Book review: Debates in Computing and ICT Education edited by Sarah Younie and Pete Bradshaw
by Christina Preston. 7 Dec 2017
Ed. Younie, S. and Bradshaw, P., 2017.
Debates in Computing and ICT Education
Debates in ICT and Computing Education explores the major issues teachers encounter in their daily professional lives. The book encourages critical reflection and aims to stimulate both novice and experienced teachers to think more deeply about their practice, and link research and evidence to what they have observed in schools. The overall aim is to enable teachers to reach informed judgements and argue their point of view with deeper theoretical knowledge and understanding.
This debates book is a companion to the Routledge series, Learning to Teach with Information and Communications Technology (ICT) books that have been edited by our MirandaNet members, Marilyn Leask and Sarah Younie. New revised editions of this series have been published frequently over the last twenty years as the ICT landscape changes. Indeed, computing science has now been added to the mix to pick up the changes made in 2012. The arguments present key themes that are important for our understanding of education futures.
Whereas writing fiction is usually the creative task of one author, a factual book like this requires a different approach. To covers the full range of what is happening in classrooms at this point in time could not, arguably, be written by one professional. But belonging to a professional community seems to matter as well. MirandaNet members make up two thirds of the chapter authors, often working together on tackling established and contemporary issues. For example, Leon Cych, Lawrence Williams and Sarah Younie submitted Using Web 2.00 technologies to enhance teaching and learning subject matter that they had previously presented to a MirandaNet audience and refined. Another example is Towards tomorrow’s successful digital citizens: providing the critical opportunities to change mindsets. This chapter by myself, Moira Savage, Malcolm Payton and Antony Barnett, pulls together MirandaNet and ITTE’s members views on the topic shared in a MirandaMod event where we aim to create new knowledge by collating together the strands of our colleagues unique expertise.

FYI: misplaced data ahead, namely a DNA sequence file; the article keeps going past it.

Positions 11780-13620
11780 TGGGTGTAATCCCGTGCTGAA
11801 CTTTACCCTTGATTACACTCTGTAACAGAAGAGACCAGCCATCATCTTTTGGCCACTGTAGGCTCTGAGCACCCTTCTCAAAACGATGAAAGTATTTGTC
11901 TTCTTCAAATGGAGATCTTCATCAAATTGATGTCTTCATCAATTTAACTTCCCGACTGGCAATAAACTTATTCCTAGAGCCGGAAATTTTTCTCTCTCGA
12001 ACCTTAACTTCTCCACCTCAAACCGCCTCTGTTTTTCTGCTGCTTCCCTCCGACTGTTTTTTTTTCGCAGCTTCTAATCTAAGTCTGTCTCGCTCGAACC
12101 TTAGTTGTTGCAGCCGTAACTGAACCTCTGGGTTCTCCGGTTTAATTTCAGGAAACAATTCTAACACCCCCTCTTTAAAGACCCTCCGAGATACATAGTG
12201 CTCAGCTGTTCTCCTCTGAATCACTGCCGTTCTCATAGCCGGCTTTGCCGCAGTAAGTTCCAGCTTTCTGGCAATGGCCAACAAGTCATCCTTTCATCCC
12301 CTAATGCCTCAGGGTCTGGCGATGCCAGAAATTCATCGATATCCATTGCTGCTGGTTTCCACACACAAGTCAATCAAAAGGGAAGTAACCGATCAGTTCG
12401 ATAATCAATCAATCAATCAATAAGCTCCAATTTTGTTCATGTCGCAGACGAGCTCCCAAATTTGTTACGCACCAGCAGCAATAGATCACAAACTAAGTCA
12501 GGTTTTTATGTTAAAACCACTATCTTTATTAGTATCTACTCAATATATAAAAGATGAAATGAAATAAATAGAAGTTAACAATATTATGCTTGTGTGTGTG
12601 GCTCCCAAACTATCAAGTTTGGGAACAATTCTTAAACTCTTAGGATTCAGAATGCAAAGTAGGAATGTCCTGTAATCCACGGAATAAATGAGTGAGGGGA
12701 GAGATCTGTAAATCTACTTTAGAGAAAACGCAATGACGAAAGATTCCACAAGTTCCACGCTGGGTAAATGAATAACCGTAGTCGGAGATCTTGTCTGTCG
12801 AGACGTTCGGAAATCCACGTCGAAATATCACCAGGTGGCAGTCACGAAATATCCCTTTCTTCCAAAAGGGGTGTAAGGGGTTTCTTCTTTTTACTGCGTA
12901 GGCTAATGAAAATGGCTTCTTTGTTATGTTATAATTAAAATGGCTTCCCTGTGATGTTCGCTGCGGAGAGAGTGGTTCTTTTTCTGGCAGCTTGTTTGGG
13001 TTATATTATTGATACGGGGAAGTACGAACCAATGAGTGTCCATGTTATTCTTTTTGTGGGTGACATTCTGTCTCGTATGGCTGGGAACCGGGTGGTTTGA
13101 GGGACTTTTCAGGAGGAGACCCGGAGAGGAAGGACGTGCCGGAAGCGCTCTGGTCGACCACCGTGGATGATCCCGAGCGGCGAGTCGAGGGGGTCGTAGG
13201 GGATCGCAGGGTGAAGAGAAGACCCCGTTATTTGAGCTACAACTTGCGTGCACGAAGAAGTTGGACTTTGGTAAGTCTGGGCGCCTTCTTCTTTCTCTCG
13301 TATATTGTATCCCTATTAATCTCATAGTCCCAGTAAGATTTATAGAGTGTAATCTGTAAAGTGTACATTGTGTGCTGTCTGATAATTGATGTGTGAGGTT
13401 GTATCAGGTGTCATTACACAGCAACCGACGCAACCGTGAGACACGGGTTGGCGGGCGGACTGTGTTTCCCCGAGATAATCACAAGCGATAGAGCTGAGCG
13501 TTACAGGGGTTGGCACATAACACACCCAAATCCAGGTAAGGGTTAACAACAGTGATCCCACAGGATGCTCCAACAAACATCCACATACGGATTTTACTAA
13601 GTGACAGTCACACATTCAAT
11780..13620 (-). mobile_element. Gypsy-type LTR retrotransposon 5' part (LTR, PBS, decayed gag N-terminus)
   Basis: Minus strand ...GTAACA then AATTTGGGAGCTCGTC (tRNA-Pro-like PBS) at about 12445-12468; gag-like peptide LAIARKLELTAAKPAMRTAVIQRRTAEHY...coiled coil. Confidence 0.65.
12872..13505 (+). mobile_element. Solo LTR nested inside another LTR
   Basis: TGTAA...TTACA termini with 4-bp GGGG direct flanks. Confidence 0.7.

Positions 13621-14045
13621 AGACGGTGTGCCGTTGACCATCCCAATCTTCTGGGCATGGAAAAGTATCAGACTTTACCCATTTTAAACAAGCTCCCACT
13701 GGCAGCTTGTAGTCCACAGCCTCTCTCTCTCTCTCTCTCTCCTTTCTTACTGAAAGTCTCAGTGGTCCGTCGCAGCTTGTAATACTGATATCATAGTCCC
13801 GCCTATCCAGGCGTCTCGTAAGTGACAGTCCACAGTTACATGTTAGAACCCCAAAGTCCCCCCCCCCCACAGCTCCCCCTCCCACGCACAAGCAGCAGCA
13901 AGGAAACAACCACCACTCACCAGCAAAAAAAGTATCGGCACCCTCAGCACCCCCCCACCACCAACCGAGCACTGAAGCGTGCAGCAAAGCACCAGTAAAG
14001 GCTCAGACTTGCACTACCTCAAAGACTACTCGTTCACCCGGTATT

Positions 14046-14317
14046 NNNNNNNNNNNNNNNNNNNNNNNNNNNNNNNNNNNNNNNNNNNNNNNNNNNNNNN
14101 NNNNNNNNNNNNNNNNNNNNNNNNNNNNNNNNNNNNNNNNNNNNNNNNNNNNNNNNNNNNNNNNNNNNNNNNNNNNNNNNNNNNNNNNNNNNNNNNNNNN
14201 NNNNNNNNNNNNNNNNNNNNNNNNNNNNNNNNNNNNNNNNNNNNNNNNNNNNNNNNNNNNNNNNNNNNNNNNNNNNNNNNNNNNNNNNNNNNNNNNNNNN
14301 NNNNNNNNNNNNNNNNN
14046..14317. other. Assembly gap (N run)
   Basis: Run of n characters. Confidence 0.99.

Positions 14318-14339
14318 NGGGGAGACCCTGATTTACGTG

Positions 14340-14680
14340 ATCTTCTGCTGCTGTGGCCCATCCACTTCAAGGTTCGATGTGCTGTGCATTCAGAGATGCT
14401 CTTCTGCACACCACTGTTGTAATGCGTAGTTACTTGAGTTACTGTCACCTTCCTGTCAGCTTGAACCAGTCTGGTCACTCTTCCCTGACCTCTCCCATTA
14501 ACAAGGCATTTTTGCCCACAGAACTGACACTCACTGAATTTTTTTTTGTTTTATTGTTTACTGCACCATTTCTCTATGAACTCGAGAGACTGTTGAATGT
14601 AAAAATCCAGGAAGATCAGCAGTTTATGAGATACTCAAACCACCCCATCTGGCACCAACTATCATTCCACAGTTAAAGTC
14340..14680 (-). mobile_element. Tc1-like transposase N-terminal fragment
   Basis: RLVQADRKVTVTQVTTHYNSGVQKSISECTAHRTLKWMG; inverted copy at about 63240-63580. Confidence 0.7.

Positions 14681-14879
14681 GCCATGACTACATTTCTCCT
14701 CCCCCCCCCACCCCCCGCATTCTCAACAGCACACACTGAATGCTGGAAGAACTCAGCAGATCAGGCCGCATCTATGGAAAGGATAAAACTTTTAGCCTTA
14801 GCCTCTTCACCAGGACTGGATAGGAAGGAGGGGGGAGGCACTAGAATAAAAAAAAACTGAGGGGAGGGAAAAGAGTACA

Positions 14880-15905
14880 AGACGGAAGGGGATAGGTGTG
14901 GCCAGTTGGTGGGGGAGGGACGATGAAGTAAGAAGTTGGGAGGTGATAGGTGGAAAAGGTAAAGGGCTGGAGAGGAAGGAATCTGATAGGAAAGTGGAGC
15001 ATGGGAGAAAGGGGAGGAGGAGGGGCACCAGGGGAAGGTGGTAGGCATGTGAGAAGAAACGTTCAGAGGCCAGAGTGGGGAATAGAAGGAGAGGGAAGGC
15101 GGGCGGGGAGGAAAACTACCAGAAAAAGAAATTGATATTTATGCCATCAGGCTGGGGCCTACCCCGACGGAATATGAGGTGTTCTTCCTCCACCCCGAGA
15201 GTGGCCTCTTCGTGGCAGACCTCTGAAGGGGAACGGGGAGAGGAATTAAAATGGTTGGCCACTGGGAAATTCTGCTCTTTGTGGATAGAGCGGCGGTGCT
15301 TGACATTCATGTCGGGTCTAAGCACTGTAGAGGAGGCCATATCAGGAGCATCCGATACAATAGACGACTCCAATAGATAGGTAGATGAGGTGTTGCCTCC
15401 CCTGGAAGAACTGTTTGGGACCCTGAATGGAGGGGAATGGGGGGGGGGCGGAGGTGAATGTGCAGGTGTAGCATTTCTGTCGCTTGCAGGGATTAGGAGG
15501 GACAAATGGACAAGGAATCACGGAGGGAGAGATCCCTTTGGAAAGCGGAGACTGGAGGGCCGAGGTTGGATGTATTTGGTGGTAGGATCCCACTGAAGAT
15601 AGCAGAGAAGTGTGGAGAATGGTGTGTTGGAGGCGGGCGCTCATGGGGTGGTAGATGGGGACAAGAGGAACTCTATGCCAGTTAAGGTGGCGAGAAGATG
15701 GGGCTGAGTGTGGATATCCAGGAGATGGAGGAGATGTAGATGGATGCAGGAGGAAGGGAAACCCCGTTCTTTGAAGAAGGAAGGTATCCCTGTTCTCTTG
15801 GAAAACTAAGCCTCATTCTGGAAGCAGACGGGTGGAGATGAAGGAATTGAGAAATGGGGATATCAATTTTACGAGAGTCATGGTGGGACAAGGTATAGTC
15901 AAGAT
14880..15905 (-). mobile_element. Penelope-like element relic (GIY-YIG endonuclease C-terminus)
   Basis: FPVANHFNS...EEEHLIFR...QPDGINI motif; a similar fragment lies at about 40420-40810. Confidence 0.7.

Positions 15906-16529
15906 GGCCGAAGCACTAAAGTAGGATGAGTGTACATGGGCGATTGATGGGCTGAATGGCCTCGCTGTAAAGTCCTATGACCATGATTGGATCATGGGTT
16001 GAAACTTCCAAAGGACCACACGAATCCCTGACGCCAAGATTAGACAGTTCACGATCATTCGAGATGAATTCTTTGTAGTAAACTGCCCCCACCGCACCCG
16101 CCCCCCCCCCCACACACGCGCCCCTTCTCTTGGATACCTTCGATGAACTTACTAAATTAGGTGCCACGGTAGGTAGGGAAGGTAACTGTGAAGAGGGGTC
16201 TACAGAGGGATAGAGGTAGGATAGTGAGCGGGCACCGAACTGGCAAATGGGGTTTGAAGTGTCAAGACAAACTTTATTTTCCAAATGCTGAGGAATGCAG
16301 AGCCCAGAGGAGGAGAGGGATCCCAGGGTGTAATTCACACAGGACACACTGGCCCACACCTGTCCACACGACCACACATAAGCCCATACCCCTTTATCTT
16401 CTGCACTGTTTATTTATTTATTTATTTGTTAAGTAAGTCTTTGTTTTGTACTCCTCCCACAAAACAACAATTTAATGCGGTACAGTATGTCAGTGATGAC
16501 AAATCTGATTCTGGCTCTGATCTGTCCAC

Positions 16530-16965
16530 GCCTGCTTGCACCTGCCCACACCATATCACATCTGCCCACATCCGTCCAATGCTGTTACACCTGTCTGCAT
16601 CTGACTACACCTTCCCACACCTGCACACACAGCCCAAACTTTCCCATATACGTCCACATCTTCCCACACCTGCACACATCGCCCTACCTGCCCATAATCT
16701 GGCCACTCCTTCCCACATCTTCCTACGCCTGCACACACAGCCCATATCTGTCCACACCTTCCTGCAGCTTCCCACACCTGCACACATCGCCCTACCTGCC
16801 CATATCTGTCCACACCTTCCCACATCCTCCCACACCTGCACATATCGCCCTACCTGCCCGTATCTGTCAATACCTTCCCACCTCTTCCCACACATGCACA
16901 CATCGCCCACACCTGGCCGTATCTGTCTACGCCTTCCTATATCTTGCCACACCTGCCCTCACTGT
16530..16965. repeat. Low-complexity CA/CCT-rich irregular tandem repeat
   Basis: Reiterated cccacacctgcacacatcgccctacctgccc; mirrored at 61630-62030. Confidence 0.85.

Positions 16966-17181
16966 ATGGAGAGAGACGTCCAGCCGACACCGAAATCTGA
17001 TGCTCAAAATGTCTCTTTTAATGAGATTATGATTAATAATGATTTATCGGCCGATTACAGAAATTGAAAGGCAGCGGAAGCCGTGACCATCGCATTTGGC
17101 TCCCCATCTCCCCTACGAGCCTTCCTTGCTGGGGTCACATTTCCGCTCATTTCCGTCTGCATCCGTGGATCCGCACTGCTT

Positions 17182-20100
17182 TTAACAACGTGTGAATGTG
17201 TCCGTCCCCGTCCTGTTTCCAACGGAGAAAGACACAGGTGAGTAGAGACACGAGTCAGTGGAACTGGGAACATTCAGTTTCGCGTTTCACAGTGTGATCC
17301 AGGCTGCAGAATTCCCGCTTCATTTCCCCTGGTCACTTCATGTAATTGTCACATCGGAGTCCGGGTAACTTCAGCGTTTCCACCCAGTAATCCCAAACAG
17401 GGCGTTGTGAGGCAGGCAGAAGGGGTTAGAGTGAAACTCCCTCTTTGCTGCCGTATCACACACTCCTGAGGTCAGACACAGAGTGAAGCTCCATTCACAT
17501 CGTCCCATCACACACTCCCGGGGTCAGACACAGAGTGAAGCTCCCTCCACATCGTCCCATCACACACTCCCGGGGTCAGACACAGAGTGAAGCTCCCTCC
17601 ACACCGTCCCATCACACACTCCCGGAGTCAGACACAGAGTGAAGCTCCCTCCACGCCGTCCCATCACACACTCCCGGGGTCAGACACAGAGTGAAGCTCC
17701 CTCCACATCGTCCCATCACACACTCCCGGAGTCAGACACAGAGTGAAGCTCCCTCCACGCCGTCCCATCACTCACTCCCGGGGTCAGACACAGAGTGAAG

The reason for looking at the authorship of the debates book in this way is to celebrate the role of professional organisations in nurturing members’ writing abilities, providing opportunities to publish and often raising members’ confidence in their publishing potential. We have generally all meet in conference and in the general activities of a professional organisation over many years. This is not the same kind of knowledge that is delivered by the conference circuit gurus who charge high fees to dominate a platform about their latest theories: they are often loners who arrive only to speak and leave without making contact with the delegates. This kind of edited book reflects a different approach to sharing knowledge fellowships over many years and encouraging helpful critique that makes the collaborative knowledge inside the covers worth more than gold.
The book has been divided into three parts: curriculum developments; whole school learning environments; and, classroom applications. Debates include: teacherless classrooms; personalised learning; creativity; digital literacy; visual literacy; e-tools; learning platforms; and opportunities for lifelong learning.
Every reader will find chapters that stimulate and delight. I will just pick out three authors. Firstly, in What can technology do? Chris Shelton expertly summarises the major debates and assumptions that are current in the profession today. These abstractions will help teachers to frame their arguments. In Computer studies, information technology, ICT and now computing John Woollard provides an expert critique of the way in which Computing has been introduced. Although the UK was praised widely abroad for focusing students on how technology works, John expresses concerns that the curriculum no longer offers idea about how society should exploit technology or to promote its value in lifelong learning, citizenship of community action. He fears that as a result of this short-sightedness we will be producing a generation of young people with no formal understanding of the values and affordances of technology in much of their education. How will this serve them in life? Some of these issues are tackled in another outstanding chapters by the editors, Understanding online ethics and digital identities Sarah Younie and Pete Bradshaw navigate a difficult subject avoiding scaremongering and providing positive solutions. Most of all they advocate managing risk and modelling good behaviours online rather than avoiding all the issues through lock-down.
Any professional, whichever discipline they favour, will find much richness in this book because the authors are not afraid to confront the realities of teaching about Computing and ICT in a challenging climate.